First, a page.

Massage Explained - what type do I chose?
Multiple types of massage can be used to treat a patient. The skill is deciding what mix of techniques is best suited to an individual patient’s needs. A patient suffering from stress needs a different form of massage to someone with a frozen shoulder, or an athlete who wants to improve performance.
Beautician's / Swedish Massage
A massage to reduce stress, calm the nervous system and improve circulation.
Essentially this is a massage to help athletes remain strong and supple and prevent injuries. This can be thought of as a maintenance massage although it does cross over to remedial as there will be athletes who need massage for recovery. It can help maintain the body in a good condition, prevent injuries and loss of mobility, cure and restore mobility to injured muscle tissue, boost performance and extend the overall life of a sporting career. Suitable for non-athletes for maintenance of good soft tissue.
This massage is intended to help the healing process of injuries. Often a skilled masseur can reduce the pain a client comes into the clinic with. Remedial masseurs are trained to recognise and treat many musculoskeletal conditions, including back pain, stiff neck and shoulders, sciatica and knee injuries. A typical treatment may include assessment, mobilisations, deep tissue massage and neuromuscular techniques, myfascial release, rehabilitation exercises/stretches.
Benefits of Sports and Remedial Massage:
Invigorating if done with brisk movements, ideal before an event
Anxiety reduction - of rhythmic massage and endorphine release
Improve circulation - essential for healing using pumping techniques of the stroking
Improve tissue elasticity - reversing the effect of hard or repetitive training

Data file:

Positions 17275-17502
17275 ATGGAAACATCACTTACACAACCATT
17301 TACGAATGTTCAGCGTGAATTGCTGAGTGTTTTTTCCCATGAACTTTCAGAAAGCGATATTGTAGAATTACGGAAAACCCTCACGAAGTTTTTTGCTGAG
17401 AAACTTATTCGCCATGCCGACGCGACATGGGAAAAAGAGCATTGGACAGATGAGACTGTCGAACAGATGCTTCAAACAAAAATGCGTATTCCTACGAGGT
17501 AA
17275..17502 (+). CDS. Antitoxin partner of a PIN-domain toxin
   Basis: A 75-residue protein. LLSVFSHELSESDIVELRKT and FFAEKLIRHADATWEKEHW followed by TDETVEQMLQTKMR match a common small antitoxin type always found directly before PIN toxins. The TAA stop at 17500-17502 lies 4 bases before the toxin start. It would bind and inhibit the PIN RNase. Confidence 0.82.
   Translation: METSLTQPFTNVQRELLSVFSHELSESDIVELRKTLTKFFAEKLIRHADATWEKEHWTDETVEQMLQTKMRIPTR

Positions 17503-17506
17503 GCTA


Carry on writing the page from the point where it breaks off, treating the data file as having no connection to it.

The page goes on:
Reset nervous system - sedate (or stimulate) nerve endings
Muscle tone - increase or decrease muscle tone, e.g. soften muscles
Assist in the removal of metabolic waste - by improving tissue permeability
Stretching - increase muscle length of muscles unaffected by other stretching techniques
Remodel scar tissue - when required
Reasons You May Need a Remedial or Sports Massage:
Any joint pain or restriction
Pre/post surgical rehabilitation
Sports injuries or performance optimisation
Other terms you may hear:
Deep Tissue Massage
Deep tissue massage is a type of massage aimed at the deeper tissue structures of the muscle and fascia. Getting through the layers of muscle requires a subtle touch, persistence and coaxing as well as firm pressure. People who find benefit from a deep massage may do so because the pain produces large amounts of endorphins (the body’s own painkiller) that gives a natural high. "No pain, no gain", is not always the case here, as the tissues should be worked, which may require some controlled pain, but not damaged.
Soft Tissue Release
Soft tissue release (or STR massage) is used if adhesions are present in the tissue. In this technique the masseur stretches muscle fibres, tendon and fascia. STR involves repeatedly and quickly stretching small areas of the soft tissue. Precise pressure is applied to part of the muscle which is then moved to achieve a very specific stretch.
Trigger Point Therapy
A trigger point therapy is a small area of muscle that is painful and tender to pressure. When pressed it produces a recognisable and reproducible pattern of referred pain away from the site of the trigger point.
Problems can be caused by the nerves at the nerve-muscle junction not releasing muscle tension. This is where trigger point therapy, Muscle Energy Techniques (MET), Positional Release and Post Isometric Relaxation come in.
Fascia is a thin, tough, elastic type of connective tissue that wraps most structures within the human body, including muscle. Fascia supports and protects these structures. All types of massage will involve treating the fascia to some degree, it fact it would be hard not to! Myofascial techniques claim to isolate and release fascial tension by using gentle sustained pressure on the tissue.